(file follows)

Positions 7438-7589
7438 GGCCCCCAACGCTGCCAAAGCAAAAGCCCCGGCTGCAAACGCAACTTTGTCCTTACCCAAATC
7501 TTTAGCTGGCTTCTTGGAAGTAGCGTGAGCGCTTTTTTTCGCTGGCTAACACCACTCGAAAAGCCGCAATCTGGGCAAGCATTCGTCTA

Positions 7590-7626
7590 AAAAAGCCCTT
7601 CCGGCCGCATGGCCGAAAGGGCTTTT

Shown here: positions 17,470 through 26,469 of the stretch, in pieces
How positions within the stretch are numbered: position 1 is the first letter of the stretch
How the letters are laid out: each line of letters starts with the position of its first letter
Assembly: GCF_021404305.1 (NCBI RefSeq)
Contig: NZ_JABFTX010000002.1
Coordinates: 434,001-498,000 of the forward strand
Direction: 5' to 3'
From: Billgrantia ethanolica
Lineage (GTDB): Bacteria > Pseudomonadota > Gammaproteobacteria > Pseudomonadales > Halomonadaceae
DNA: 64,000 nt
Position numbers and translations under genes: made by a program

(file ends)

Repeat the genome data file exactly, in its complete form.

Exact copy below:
Positions 7438-7589
7438 GGCCCCCAACGCTGCCAAAGCAAAAGCCCCGGCTGCAAACGCAACTTTGTCCTTACCCAAATC
7501 TTTAGCTGGCTTCTTGGAAGTAGCGTGAGCGCTTTTTTTCGCTGGCTAACACCACTCGAAAAGCCGCAATCTGGGCAAGCATTCGTCTA

Positions 7590-7626
7590 AAAAAGCCCTT
7601 CCGGCCGCATGGCCGAAAGGGCTTTT

Shown here: positions 17,470 through 26,469 of the stretch, in pieces
How positions within the stretch are numbered: position 1 is the first letter of the stretch
How the letters are laid out: each line of letters starts with the position of its first letter
Assembly: GCF_021404305.1 (NCBI RefSeq)
Contig: NZ_JABFTX010000002.1
Coordinates: 434,001-498,000 of the forward strand
Direction: 5' to 3'
From: Billgrantia ethanolica
Lineage (GTDB): Bacteria > Pseudomonadota > Gammaproteobacteria > Pseudomonadales > Halomonadaceae
DNA: 64,000 nt
Position numbers and translations under genes: made by a program